The whole point of visual meteorological conditions (VMC) is that there is sufficient visibility for a pilot to be able to safely fly by visual reference alone, without reference to instruments. This, by necessity, requires a visibility of at least one to several miles, plus staying a good distance away from any clouds (the exact visibility and cloud-clearance limits depend on the jurisdiction, but all have at least some minimum requirements for these factors); so far, so good.
In many countries, however (including a lot of the big ones, such as the US, Canada, the UK, Australia, France, Germany, and New Zealand), VMC is still VMC even at night, and night VFR flight is perfectly legal (albeit with somewhat greater restrictions on who can fly VFR at night and the qualifications necessary thereto) if the visibility and cloud-clearance requirements are satisfied.1
The underlying assumption is presumably that pilots will still be able to avoid flying into the ground (in either controlled or uncontrolled manner), or each other, by reference to ground lighting and each others' anticollision lights, but this line of reasoning breaks down if you fly over unlighted terrain (of which the countries permitting night VFR flight have quite a lot), especially if it's a moonless night. If it's well and truly nighttime, the moon is either a thin crescent or completely absent from the sky, and the terrain is devoid (or nearly so) of light sources, the ground will be almost completely invisible, with the only hint of its presence being its occlusion of the background stars, and it is difficult to imagine how one would be able to maintain terrain clearance (especially if one's aircraft lacks a radar altimeter). Even worse would be if the stars (and moon, if present) were obscured (by, for instance, high clouds, or smoke from forest fires), in which case one would have no external visual reference at all;2 a non-instrument-rated pilot would find it essentially impossible to maintain control of the aircraft in these circumstances, just as if they were trapped inside a cloudbank during a daytime flight, and even a pilot who is proficient in instrument flight would have difficulty maintaining terrain clearance, especially in mountainous areas (which, inconveniently for our pilot, tend not to be densely populated, and, thus, are rather more likely to be unlighted than flatter terrain).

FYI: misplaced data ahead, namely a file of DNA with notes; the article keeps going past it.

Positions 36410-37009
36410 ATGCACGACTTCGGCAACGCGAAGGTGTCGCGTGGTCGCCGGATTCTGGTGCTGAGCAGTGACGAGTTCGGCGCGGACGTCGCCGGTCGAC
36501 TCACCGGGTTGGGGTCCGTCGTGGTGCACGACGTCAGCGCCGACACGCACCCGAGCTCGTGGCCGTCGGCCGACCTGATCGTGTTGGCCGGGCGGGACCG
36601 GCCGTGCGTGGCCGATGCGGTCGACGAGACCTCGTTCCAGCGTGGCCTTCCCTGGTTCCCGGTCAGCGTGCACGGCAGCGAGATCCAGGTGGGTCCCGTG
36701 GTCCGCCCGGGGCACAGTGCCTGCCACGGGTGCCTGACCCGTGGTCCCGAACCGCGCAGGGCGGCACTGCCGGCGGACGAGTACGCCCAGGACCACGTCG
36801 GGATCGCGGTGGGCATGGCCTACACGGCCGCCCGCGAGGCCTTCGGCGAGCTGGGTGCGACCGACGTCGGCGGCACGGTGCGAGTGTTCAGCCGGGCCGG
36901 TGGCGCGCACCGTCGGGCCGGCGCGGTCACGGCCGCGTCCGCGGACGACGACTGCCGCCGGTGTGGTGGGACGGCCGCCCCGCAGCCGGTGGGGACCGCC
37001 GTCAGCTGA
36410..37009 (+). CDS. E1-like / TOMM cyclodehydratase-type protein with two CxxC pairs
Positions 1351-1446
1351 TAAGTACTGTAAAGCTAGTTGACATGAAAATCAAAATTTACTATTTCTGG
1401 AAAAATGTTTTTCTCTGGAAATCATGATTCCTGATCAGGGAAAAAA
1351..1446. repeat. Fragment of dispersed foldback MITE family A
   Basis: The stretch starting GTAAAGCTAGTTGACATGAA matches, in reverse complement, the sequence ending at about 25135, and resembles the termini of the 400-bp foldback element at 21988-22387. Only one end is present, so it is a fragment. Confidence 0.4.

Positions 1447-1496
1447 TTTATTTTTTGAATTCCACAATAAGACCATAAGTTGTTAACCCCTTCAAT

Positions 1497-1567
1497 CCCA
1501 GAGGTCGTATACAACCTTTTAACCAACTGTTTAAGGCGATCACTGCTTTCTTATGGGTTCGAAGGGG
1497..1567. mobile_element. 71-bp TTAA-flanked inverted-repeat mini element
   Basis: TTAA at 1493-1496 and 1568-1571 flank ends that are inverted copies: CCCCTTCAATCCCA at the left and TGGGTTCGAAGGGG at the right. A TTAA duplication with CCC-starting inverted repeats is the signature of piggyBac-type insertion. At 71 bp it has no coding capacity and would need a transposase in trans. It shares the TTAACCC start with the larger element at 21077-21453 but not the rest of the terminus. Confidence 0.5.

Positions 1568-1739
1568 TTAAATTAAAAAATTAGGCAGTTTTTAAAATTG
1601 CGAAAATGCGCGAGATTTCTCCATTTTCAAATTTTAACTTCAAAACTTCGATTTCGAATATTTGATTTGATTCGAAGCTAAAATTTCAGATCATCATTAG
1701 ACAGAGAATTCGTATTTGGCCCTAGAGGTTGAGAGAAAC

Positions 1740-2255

To eliminate this problem, does the definition of night VMC (in the US or any other jurisdiction) require that the terrain in the area be lighted sufficiently for it to be visible?
1: In many other countries, VFR flight is not permitted at night, and the issue therefore does not arise.
2: Unless you're low enough for your aircraft's lights to illuminate the ground, in which case you're already way in deep shit anyways.